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Nastazja Domaradzka

Review: JULIE at The National Theatre

Julie - National Theatre In this modern dress adaptation of Strindberg's 1888 1 Act play, MISS JULIE, It’s Julie’s (Vanessa Kirby) birthday and she’s throwing a massive party at her father’s mansion. People come in and out of the house but there is a feeling of boredom around Julie. She is determined to entertain herself and hide from real life; her escapism is filled with drugs and alcohol.

Meanwhile Julie’s assistant Kristina (Thalissa Teixeir) is finishing off her last chores in the kitchen accompanied by her fiancé, household chauffeur Jean (Eric Kofi Abrefa). As the night goes on and Kristina goes off to bed, Julie turns a drug filled night into a seductive game; a game that Jean is happy to join.

Events play out on Tom Scutt’s vast set, split into two levels, representing the downstairs and upstairs of Julie’s house which is sterile below and messy above. After all, her life is a a never ending party that someone will have to clean up.

Whilst this new take on a classic story provokes some interesting thoughts it fails to dig deep enough. The original play explores sopcial mobility but in this National Theatre’s production writer Polly Stenham attempts to address issues of race as well as class. I say attempt because a subject as complex as racism in contemporary 2018 Britain deserves more attention than it gets here. The adaptation merely nods at the micro-aggressions, social injustices and everyday struggles of black communities. Similarly the plight of the economic migrant remains unexamined, despite the fact that in this version Julie’s assistant Kristina (Thalissa Teixeira) is a Brazilian who leaves her son behind in search of work.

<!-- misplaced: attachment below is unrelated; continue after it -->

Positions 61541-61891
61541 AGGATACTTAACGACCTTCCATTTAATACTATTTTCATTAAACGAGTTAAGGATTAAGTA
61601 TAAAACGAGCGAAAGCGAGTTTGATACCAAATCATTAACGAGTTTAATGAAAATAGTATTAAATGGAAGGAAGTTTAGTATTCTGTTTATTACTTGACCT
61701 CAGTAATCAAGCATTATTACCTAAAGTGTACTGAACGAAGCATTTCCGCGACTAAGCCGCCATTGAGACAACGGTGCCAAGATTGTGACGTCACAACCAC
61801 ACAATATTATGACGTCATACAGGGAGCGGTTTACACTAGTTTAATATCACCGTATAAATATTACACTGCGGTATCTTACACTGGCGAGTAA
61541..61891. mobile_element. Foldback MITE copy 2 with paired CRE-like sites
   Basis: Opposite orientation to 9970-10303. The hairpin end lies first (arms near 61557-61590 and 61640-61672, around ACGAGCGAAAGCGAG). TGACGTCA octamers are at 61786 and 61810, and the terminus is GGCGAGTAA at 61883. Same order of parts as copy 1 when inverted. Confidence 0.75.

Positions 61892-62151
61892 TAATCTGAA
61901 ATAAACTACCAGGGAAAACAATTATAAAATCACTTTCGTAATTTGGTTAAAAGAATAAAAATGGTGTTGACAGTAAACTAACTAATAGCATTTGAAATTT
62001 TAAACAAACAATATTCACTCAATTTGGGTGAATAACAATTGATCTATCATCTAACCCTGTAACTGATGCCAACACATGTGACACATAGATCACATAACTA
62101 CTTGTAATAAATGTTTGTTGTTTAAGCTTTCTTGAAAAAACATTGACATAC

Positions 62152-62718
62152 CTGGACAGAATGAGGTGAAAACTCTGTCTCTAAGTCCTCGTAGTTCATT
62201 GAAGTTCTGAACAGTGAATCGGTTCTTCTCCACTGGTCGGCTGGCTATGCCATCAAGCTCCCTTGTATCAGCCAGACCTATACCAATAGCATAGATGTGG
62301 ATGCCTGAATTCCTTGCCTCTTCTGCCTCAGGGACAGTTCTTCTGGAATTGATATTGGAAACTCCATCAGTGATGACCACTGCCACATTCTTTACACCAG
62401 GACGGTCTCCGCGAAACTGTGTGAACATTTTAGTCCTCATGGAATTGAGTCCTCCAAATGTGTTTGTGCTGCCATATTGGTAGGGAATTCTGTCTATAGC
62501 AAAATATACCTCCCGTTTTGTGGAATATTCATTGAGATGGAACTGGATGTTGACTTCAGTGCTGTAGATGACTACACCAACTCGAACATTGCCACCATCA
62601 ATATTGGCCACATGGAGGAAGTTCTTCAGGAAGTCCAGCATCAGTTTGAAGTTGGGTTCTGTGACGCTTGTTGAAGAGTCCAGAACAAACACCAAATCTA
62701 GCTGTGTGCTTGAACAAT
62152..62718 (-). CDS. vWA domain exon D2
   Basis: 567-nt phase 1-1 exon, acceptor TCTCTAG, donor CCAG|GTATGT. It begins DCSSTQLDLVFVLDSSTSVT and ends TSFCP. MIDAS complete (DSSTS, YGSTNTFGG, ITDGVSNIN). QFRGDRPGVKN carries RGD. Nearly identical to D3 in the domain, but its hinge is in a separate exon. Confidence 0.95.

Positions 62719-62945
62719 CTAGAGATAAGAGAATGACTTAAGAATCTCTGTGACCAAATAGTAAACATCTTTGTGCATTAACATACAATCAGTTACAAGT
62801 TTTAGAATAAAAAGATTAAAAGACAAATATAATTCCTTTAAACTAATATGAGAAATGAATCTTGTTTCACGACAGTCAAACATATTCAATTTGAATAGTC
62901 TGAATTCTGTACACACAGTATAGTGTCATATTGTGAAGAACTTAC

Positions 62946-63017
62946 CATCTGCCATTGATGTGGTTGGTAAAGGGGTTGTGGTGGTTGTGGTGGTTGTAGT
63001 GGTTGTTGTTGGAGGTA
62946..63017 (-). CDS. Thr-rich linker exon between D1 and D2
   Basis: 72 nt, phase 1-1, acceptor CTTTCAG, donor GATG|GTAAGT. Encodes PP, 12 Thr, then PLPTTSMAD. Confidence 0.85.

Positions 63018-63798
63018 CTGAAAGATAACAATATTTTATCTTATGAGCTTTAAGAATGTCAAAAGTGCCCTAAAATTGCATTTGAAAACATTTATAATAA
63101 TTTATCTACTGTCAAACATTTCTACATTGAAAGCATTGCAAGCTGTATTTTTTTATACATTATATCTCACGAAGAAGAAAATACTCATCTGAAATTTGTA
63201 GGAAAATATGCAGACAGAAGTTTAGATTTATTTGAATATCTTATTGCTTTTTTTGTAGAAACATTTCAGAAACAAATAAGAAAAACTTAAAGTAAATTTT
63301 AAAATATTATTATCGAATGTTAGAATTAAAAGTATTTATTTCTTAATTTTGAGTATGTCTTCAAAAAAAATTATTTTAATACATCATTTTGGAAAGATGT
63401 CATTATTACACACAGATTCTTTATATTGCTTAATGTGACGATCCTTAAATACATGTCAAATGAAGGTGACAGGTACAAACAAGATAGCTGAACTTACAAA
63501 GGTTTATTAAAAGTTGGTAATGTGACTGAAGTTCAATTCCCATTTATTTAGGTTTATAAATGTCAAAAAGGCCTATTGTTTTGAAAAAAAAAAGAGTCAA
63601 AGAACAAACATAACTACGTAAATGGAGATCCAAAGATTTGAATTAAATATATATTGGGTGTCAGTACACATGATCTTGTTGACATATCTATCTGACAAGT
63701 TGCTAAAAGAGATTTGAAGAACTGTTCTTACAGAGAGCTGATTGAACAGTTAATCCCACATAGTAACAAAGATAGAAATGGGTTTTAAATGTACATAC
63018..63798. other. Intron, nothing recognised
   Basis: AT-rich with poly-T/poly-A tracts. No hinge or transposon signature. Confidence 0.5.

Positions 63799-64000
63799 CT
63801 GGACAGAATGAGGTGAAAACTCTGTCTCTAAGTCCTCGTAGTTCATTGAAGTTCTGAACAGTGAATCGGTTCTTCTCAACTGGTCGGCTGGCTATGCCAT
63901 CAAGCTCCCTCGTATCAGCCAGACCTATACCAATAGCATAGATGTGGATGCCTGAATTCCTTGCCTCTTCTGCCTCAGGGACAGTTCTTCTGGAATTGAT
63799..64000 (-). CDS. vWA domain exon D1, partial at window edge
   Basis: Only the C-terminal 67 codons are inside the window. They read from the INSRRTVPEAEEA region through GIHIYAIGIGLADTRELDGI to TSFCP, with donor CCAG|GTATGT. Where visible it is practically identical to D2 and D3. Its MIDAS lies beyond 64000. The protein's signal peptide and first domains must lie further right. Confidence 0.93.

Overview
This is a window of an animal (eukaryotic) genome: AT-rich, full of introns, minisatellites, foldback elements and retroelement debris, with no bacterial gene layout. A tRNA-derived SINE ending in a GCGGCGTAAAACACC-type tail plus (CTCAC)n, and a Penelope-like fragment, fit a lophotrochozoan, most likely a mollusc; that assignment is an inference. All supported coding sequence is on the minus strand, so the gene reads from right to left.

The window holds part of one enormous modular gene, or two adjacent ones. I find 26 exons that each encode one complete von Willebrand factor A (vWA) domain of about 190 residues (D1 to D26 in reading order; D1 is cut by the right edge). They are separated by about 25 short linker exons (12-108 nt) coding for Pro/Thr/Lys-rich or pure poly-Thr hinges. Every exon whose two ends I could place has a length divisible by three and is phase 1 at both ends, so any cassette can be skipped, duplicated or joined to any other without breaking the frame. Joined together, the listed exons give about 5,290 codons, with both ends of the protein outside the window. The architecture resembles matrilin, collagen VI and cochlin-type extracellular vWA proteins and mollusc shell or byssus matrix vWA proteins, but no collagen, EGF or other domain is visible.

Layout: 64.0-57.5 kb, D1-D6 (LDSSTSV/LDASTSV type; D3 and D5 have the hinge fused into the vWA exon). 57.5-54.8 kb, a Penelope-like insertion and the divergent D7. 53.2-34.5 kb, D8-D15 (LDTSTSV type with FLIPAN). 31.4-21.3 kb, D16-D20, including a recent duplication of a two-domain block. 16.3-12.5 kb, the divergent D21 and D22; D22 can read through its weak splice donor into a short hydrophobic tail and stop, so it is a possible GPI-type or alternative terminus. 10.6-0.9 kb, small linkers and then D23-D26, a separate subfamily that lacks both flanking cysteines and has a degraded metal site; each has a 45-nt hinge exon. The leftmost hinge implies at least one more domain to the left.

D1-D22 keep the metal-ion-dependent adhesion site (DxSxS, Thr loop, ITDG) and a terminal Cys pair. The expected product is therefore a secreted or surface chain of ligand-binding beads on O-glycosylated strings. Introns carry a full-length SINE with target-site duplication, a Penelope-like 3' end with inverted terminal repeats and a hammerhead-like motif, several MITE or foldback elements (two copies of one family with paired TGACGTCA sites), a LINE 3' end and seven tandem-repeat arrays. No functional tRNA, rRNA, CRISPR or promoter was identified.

Carrie Cracknell directs the scenes between Julie and Jean with nuance and they feel inimate despite the size of the big theatre and the towering set. Kirby’s Julie is spectacularly good, her desires are out of her control like her body; always moving, always gliding, playing a constant game with her own sanity. Eric Kofi Abrefa’s Jean is a perfect match for Julie; alert and always aiming to be a step ahead of a woman he both desires and hates.

During the 80 minute running time I felt both uncomfortable and moved and Vanessa Kirby’s portrayal really brought out Julie’s multi-layered femininity and sexuality. But does London Theatre really need another production of this regularly revived play, in which a man explores a woman's feelings, when there are still so many female playwrights we haven’t heard from.